How to turn your bank manager into a raving fan

How to turn your bank manager into a raving fan

A bank manager who is a raving fan can do wonders for you but on the other hand if you get offside with them your business is never going to get the treatment it deserves. Over many years on both sides of the banking fence I have observed the behaviours of customers which turn bankers both on and off.

Every SME owner fortunate enough to have a bank relationship manager wants and needs a good relationship with that person. Achieving this goal requires acceptance of some fundamental rules about dealing with banks as well as an understanding of the behaviours that turn bankers on and off.

The most important rule when dealing with banks is the Golden Rule – whoever has the gold makes the rules and the banks have the gold. You might elect not to play by your bank’s rules but remember the big banks that dominate the market all play by the same set of rules.

The second rule is you need them more than they need you. You have only one bank and banker but they have many customers. This means if you want to build the relationship you need to take the initiative to make it happen.

The third rule is your relationship manager is your best advocate. He or she is the most important person in determining how the bank sees you and your business. A raving fan will go into bat for you with limits, pricing, conditions and turnaround times. At the other extreme, if you have a poor relationship with your banker you’re not going to get much support.

The vast majority of bank relationship managers are absolutely committed to doing the best for all their customers but the pressures they are under make it difficult to find time and given their concerns about job security they will not unreasonably only put their reputation on the line if they have a high level of confidence in you and your business. So whilst they monitor your performance in relation to repayment schedules and other KPIs they are also closely observing the values and behaviours you display in your personal interactions.

To turn your banker into a raving fan here are four “do” and “don’t do” behaviours.

DO THIS.
1. Keep your banker fully informed.
It takes time and effort keeping your banker up to date with what’s happening in your business and industry especially when they change frequently but the investment is worth it in the long run. If in doubt about how much information to provide, work on the basis of “more is better”.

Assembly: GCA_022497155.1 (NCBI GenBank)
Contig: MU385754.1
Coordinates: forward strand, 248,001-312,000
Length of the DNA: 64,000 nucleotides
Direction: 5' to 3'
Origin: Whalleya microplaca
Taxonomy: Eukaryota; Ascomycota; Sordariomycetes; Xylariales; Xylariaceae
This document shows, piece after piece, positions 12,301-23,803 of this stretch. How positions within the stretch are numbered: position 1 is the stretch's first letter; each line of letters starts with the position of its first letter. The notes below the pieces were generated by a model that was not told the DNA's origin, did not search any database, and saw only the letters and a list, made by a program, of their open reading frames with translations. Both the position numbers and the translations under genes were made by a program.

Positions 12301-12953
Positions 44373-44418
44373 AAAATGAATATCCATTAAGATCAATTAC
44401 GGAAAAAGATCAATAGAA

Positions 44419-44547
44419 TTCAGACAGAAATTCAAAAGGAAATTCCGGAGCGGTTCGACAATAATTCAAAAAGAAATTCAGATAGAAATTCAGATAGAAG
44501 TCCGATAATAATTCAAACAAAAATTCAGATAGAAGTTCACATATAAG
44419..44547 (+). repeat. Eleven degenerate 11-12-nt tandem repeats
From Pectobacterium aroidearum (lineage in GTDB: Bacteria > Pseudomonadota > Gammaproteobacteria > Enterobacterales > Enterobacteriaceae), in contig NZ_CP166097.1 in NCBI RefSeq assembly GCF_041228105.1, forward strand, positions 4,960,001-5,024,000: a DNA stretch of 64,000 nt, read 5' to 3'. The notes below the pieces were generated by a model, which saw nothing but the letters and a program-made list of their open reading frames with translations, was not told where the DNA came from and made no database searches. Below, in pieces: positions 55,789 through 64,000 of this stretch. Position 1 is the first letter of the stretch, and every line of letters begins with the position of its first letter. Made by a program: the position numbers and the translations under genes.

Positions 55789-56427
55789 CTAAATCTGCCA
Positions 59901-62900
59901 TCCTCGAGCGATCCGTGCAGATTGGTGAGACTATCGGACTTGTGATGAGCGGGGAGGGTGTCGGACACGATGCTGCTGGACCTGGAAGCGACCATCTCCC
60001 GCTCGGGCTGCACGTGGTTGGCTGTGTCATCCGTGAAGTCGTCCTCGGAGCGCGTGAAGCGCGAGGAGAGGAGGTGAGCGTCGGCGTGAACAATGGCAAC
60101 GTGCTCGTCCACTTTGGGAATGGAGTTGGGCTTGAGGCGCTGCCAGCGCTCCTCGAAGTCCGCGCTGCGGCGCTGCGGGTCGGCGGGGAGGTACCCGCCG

2. Deliver on commitments.
Credibility with your banker is easy to lose and hard to regain. It might be something simple like providing annual accounts by due date but if you fail to deliver your credibility suffers. Of course it’s not always possible to do exactly as you intended when you signed the bank’s offer letter but it’s your responsibility to deliver on your commitments. Businesses rarely get into trouble when they meet the terms and conditions they signed up for.

3. Respond when they call.
You probably get annoyed if your banker doesn’t return your calls or emails as promptly as you would like but remember who needs whom more. If you fail to respond when your banker makes contact it wont help your cause.

4. Help them out.
Ask your banker how you can help them achieve their KPIs. You might be able to give them more business by way of a cross sale or by referring a friend. There may be a customer satisfaction survey coming up where you can give your banker a good score – make sure you tell them if you do this.

DON’T DO THIS.
1. Mislead or lie.
Don’t bury your head in the sand over a looming problem or overlook something they should know about. An uninformed banker represents a serious threat to you and your business. Don’t tell your banker what you think they want to hear. A misinformed banker is even a bigger risk. Don’t lie. This is a guaranteed way to get any banker offside instantly and permanently.

2. Take the relationship for granted.
Don’t assume that because the relationship with your banker isn’t broken, it doesn’t need fixing. More than two thirds of the business owners we deal with thought they had a good relationship until it was tested. Those most likely to get this wrong have been with the one bank since inception.

3. Go over his/her head.
If you don’t get the answer or service you want think carefully about going over your banker’s head. This remains an option but only as a last resort. Your banker is nearly always the messenger and not the decision maker so if you shoot the messenger who will advocate for you?

4. Don’t lose your cool.
We are all human but losing your temper in the heat of the moment is not going to endear you to your banker. If you think you might have difficulties in keeping your emotions in check maybe just sleep on it or get someone else to deal with your banker.

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